Gilad Sharon: From my parents’ memorial service

I muse over friendship and love: Parents’ love for their children, love between a man and a woman, the evolution of love, how it is born out of natural selection and to what proportions it can grow.

 GILAD (left) and Omri (second from left) Sharon attend their father’s funeral at the former prime minister’s ranch in the Negev, January 2014. (photo credit: EDI ISRAEL/FLASH90)
GILAD (left) and Omri (second from left) Sharon attend their father’s funeral at the former prime minister’s ranch in the Negev, January 2014.
(photo credit: EDI ISRAEL/FLASH90)

On March 7, Mom’s birthday, one year after her death, you were sworn in as prime minister. If there is any justice in the world, then wherever she was, she saw the way you were elected. Nobody in this world or the next deserved to be at the ceremony more than she did. She was blessed with wisdom, devotion, loyalty and beauty - remarkable beauty. The perfect exemplar of a true Hungarian woman.

I am also tied to another woman who died a long time ago. Did I say a woman? Barely more than a youngster when she passed away, only thirty years old. It is a tragic bond. If she hadn’t died, I wouldn’t have been born. It’s as simple as that.

“My dearest Arik, I miss you so much, especially today when there is no one to give me a birthday kiss and no one who even remembers it’s my birthday.”

My Aunt Gali wrote those words on October 22, 1958 to my father, who was overseas at the time. If no one remembered then, who will remember now that she’s gone? Gali was my mother’s sister, my father’s first wife. Four years later, she was killed in an accident and after another four years had passed, I was born.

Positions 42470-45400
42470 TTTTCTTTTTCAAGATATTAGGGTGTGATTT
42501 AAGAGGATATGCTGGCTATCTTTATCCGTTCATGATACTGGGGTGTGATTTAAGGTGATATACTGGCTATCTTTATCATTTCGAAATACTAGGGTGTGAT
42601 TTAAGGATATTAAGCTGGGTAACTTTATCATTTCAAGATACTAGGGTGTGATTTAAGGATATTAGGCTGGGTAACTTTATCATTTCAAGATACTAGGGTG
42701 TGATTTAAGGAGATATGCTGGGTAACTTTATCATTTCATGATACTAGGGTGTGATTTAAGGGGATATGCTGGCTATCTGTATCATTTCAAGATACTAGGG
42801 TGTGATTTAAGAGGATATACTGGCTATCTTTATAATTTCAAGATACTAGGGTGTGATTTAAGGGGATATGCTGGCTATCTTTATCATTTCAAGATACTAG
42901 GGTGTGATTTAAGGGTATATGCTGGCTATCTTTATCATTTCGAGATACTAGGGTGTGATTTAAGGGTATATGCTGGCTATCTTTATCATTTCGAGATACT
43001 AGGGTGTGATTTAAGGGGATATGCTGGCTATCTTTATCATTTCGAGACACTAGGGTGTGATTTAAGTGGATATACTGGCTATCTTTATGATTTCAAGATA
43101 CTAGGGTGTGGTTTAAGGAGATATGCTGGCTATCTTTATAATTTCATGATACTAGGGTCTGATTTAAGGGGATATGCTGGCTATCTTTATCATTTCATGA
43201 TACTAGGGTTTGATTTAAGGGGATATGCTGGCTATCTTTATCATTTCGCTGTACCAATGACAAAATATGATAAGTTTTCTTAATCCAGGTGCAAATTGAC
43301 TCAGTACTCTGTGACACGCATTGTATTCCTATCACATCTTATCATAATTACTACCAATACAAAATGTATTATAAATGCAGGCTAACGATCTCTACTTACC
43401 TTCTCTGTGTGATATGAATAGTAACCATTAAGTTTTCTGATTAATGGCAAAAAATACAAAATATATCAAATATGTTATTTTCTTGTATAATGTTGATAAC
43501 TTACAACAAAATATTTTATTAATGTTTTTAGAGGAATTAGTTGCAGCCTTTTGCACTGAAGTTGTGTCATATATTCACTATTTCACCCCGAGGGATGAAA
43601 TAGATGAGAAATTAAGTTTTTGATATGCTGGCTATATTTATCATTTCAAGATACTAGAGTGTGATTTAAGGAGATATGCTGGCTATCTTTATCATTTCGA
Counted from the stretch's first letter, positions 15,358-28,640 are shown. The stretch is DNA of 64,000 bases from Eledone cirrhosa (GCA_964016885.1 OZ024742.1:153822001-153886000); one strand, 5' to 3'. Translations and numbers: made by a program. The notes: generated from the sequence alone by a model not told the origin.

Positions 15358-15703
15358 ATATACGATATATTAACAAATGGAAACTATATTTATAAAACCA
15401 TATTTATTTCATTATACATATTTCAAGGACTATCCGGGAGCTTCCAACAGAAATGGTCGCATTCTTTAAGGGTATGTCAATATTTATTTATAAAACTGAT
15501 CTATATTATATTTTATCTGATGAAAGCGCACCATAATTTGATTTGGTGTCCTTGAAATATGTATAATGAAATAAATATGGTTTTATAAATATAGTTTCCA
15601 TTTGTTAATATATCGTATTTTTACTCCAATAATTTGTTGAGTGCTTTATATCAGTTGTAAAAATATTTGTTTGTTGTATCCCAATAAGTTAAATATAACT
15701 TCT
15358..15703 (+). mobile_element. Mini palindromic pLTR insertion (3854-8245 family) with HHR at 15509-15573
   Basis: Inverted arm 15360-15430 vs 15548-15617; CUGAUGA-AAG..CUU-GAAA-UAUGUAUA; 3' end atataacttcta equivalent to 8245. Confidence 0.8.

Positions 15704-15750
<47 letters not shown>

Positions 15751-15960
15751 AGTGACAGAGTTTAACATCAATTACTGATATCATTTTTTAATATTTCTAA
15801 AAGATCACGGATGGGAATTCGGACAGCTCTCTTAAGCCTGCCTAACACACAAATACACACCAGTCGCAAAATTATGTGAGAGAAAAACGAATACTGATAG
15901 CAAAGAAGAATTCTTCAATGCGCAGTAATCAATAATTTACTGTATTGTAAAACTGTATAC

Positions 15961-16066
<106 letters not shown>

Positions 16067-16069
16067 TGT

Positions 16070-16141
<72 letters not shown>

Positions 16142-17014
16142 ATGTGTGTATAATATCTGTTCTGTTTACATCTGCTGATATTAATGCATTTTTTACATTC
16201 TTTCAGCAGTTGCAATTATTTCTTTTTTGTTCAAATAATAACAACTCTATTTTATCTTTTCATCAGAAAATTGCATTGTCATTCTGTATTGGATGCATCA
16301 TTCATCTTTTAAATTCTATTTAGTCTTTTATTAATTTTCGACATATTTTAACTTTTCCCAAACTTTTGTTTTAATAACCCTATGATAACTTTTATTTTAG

Hanukkah, December 1990, in a small village in the harsh diaspora, your mother Vera was born. She was a wise, resilient woman who worked the land. You got all that from her.

Ariel Sharon visits the Temple Mount in 2000 (credit: BRIAN HENDLER)Ariel Sharon visits the Temple Mount in 2000 (credit: BRIAN HENDLER)

And if we’re already talking birthdays, every year before the birthday of my brother, Gur, Gali’s son who was killed five years after her death, I was faced with the same dilemma: Should I say, “Dad, today is Gur’s birthday,” or keep quiet? Maybe, under the pressure of work, he’ll forget, and reminding him will just make him sad. But what if he remembers and thinks he’s the only one who does? Mom is already gone and he has no one to share his sorrow with. Gently and quietly, I would say, “It’s December 27th, Dad. I remember.”

The most prominent of all love is a mother’s love, from which all other loves spring and to which they return. After all, what does a man want from his lover? To stroke his head and hold him tight. And what does a woman want? Undoubtedly the same. But she also has a maternal instinct that oozes from every cell in her body, an instinct she inherited from her mother that has been passed down through the generations from the mother of all mothers. And so she embraces her lover and in doing so embraces the next generation as well.

Friendship among men has a different source: Collaboration in hunting and war. It’s simpler and less dramatic, a sharing of triumphs and failures. A brief hug, a pat on the back, a quick smile, a single word. That’s enough, we’re good and it’s on to the next battle.

I can’t talk about friendship without mentioning Reuven Adler. This is the first time he isn’t here with us. He was a true friend who shared our journey. God never created another one like him.

On rainy Saturdays I muse over friendship and love: Parents’ love for their children, the love between a man and a woman, the evolution of love, how it is born out of natural selection and to what proportions it can grow. It is all so complicated, enigmatic and at times, painful. And what about me? I just love.

The writer is a son of former prime minister Ariel Sharon.

Translated from Hebrew by Sara Kitai, [email protected]